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Prediction of prostate cancer in unscreened men: External validation of a risk calculator

Authors
Journal
European Journal of Cancer
0959-8049
Publisher
Elsevier
Volume
47
Issue
6
Identifiers
DOI: 10.1016/j.ejca.2010.11.012
Keywords
  • Nomogram
  • Prostate Biopsy
  • Prostate Cancer
  • Prostate Cancer Risk Calculator
  • Risk Stratification
  • Screening
  • Validation

Abstract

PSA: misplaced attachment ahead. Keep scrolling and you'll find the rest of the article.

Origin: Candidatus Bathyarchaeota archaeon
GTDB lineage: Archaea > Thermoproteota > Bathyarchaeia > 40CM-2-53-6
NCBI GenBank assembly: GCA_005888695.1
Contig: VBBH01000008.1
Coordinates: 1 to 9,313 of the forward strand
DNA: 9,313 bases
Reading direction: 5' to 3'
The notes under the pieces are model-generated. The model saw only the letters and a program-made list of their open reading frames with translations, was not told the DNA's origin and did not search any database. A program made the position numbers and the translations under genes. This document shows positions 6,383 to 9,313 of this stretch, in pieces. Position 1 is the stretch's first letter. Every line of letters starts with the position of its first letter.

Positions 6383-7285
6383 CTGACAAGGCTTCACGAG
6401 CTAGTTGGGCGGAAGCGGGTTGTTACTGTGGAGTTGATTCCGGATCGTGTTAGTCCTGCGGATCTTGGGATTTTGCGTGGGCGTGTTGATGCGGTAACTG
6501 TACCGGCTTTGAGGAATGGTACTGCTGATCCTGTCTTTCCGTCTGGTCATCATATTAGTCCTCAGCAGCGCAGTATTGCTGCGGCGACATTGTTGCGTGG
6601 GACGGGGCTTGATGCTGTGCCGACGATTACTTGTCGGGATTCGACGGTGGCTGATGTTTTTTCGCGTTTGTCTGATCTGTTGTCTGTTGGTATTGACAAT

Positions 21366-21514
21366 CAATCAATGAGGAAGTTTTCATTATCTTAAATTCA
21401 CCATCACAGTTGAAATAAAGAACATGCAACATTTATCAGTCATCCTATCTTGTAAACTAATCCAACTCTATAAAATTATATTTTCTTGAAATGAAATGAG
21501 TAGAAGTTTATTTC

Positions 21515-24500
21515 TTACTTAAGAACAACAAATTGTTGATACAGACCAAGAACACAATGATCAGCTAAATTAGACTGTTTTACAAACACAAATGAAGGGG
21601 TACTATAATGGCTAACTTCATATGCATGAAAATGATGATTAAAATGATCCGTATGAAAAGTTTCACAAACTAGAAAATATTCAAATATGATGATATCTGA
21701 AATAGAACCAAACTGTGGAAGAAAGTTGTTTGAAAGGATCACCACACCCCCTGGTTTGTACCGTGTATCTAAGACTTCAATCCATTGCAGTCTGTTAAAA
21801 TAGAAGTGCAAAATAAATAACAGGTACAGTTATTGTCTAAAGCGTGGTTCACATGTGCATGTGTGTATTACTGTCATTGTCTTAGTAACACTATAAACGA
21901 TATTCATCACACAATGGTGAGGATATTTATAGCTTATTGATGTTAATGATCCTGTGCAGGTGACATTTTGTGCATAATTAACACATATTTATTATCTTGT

Abstract Background Prediction models need external validation to assess their value beyond the setting where the model was derived from. Objective To assess the external validity of the European Randomized study of Screening for Prostate Cancer (ERSPC) risk calculator (www.prostatecancer-riskcalculator.com) for the probability of having a positive prostate biopsy (P(posb)). Design, setting and participants The ERSPC risk calculator was based on data of the initial screening round of the ERSPC section Rotterdam and validated in 1825 and 531 men biopsied at the initial screening round in the Finnish and Swedish sections of the ERSPC respectively. P(posb) was calculated using serum prostate specific antigen (PSA), outcome of digital rectal examination (DRE), transrectal ultrasound and ultrasound assessed prostate volume. Measurements The external validity was assessed for the presence of cancer at biopsy by calibration (agreement between observed and predicted outcomes), discrimination (separation of those with and without cancer), and decision curves (for clinical usefulness). Results and limitations Prostate cancer was detected in 469 men (26%) of the Finnish cohort and in 124 men (23%) of the Swedish cohort. Systematic miscalibration was present in both cohorts (mean predicted probability 34% versus 26% observed, and 29% versus 23% observed, both p<0.001). The areas under the curves were 0.76 and 0.78, and substantially lower for the model with PSA only (0.64 and 0.68 respectively). The model proved clinically useful for any decision threshold compared with a model with PSA only, PSA and DRE, or biopsying all men. A limitation is that the model is based on sextant biopsies results. Conclusions The ERSPC risk calculator discriminated well between those with and without prostate cancer among initially screened men, but overestimated the risk of a positive biopsy. Further research is necessary to assess the performance and applicability of the ERSPC risk calculator when a clinical setting is considered rather than a screening setting.

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